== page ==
Tony Soprano is a sociopath. We know this because his psychiatrist, Dr. Jennifer Melfi, diagnosed him as one.
In fact, at the end of the series, this is the main reason why Dr. Melfi decides to cut Tony loose.
Melfi does this right after she reads up on a study about how sociopaths take advantage of talk therapy by using it to “sharpen” their manipulation skills.
In other words, she discovers that her therapy sessions will not help Tony.
Instead, they will only make him worse.
Is Tony Soprano a sociopath?
If you read up on the traits of a sociopath, then you will find that there are seven key traits.
A person must have at least three of these traits in order to be diagnosed as a sociopath.
However, Tony Soprano matches pretty much all of them to some degree.
- Lack of respect for laws. Tony consistently breaks the law. He also has no qualms about overstepping social boundaries.
- Lying and deception. Tony Soprano lies, manipulates and uses others for his own personal gain.
- Impulsive and lack of future planning. He is a very impulsive person. In other words, he will often act without thinking about the consequences. His “impulse” issues are actually a key topic in his sessions with Dr Melfi. For example, in one episode, he turns up at the house of Assemblyman Ronald Zellman and hits him with a belt. In Season Six, he severely beats “Coco” before putting a gun in the face of Lupertazzi underboss Butch DeConcini.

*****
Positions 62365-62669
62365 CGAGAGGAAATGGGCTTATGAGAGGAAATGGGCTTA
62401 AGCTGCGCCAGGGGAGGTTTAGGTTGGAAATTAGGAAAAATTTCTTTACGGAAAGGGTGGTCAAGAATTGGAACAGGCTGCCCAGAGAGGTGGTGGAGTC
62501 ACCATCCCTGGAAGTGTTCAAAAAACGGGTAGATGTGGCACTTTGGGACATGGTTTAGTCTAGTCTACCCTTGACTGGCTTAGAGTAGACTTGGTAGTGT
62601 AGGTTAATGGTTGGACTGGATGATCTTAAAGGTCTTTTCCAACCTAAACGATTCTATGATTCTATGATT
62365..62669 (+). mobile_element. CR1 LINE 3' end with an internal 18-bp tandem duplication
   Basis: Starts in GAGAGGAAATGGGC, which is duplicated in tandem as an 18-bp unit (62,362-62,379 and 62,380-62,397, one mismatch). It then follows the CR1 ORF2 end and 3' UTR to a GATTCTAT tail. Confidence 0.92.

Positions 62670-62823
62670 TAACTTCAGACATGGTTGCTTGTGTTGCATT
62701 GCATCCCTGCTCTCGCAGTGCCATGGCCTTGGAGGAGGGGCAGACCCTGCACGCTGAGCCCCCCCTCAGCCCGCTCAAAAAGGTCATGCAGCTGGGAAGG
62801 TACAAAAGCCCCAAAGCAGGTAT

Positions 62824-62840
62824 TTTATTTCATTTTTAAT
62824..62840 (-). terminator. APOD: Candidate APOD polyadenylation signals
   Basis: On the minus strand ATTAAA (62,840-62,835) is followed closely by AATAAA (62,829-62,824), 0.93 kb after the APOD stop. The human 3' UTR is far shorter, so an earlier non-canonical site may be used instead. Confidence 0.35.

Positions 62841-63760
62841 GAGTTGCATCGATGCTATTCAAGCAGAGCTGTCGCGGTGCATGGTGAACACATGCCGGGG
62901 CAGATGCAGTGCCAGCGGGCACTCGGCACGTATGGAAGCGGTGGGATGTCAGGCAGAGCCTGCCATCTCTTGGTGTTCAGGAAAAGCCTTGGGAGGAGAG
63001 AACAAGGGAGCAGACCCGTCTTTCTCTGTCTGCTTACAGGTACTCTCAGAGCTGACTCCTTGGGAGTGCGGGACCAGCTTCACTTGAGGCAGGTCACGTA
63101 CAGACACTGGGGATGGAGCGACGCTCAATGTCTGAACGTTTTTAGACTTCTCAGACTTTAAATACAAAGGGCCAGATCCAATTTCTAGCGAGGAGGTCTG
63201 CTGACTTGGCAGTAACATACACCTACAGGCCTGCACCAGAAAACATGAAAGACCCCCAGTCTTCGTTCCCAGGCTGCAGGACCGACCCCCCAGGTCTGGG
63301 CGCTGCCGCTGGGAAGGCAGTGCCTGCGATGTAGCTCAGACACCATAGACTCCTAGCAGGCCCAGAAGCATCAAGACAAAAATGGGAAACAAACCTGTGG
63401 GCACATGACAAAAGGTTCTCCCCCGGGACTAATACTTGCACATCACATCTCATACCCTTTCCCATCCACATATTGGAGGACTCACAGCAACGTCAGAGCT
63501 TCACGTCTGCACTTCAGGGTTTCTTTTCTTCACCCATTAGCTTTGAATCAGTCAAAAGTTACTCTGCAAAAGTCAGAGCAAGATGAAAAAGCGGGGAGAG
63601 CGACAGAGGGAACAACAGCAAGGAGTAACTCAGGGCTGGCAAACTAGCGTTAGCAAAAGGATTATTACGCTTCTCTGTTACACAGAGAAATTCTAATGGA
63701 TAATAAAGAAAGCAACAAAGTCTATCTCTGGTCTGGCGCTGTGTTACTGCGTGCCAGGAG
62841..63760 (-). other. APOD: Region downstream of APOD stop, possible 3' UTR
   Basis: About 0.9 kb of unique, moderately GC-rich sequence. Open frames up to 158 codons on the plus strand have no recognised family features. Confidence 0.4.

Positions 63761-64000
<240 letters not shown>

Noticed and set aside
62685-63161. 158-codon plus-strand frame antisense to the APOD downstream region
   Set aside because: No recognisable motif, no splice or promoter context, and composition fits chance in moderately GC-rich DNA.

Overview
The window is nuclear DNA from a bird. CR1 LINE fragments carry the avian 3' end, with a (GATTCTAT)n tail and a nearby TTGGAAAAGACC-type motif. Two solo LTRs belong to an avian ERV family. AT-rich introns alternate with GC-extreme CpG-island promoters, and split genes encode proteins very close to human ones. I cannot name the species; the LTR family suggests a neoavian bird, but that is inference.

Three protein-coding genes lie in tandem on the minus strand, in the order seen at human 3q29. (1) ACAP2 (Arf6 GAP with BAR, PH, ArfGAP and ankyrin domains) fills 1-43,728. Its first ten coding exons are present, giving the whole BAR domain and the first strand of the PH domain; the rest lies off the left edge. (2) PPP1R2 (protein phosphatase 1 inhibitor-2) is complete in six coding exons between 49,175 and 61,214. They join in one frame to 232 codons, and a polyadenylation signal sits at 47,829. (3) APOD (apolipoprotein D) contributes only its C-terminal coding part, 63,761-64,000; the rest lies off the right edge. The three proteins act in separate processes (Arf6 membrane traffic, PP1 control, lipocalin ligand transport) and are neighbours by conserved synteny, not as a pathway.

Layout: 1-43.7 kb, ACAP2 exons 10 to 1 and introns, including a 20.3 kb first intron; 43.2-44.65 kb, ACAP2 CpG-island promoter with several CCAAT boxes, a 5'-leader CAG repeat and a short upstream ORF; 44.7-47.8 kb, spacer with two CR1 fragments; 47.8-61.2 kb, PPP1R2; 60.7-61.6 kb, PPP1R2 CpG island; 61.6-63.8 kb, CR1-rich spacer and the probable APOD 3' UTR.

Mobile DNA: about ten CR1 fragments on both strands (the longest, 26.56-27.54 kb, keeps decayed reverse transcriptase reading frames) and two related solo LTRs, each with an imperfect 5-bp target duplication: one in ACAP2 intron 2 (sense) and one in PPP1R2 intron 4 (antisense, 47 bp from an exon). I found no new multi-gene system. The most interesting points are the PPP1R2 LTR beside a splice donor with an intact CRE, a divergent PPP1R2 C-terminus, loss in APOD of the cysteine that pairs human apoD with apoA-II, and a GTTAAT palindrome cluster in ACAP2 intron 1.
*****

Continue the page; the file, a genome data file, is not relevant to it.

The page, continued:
- Aggressive behavior. Throughout the show, Tony assaults dozens of people. In some cases, he lashes out and uses physical force even when the other person does not deserve it. For example, he beats up his own driver just to make a point about his dominance and make himself feel more manly.
- Doesn’t consider their own safety or safety of others. On a number of occasions, he acts without thinking about his own safety. He also doesn’t really care about the safety of others.
- Fails to live up to responsibilities. Tony often fails to live up to his responsibilities and commitments. For example, he fails to show up for a scheduled appointment with Dr. Melfi and then becomes hostile when she says that she will be charging him for it. The fact that he missed an appointment without calling to cancel doesn’t even cross his mind as being a problem.
- Does not feel remorse. Tony lacks remorse. He cheats on Carmela multiple times without a second thought. He displays no visible signs of guilt after murdering his own nephew, Christopher Moltisanti. When Tony does express remorse, it usually comes across as forced and superficial.
He also shows other symptoms of ASPD.
- He finds it difficult to maintain a positive relationship with the people around him. For example, he is always falling out with his own family members.
- Tony is controlling and intimidating. He looms over his subordinates and threatens them. He even exhibits threatening behavior when arguing with family members.
- Tony is stubborn with his opinions. It is clear that he feels superior to everyone else and that he believes he is always in the right.
- His entire career revolves around committing criminal acts.
- He is charming and superficial.
As you can see, Tony Soprano is the quintessential sociopath.
However, this should not come as a surprise. It is extremely likely that the show’s writers researched the personality disorder and then modeled parts of Tony’s character on it.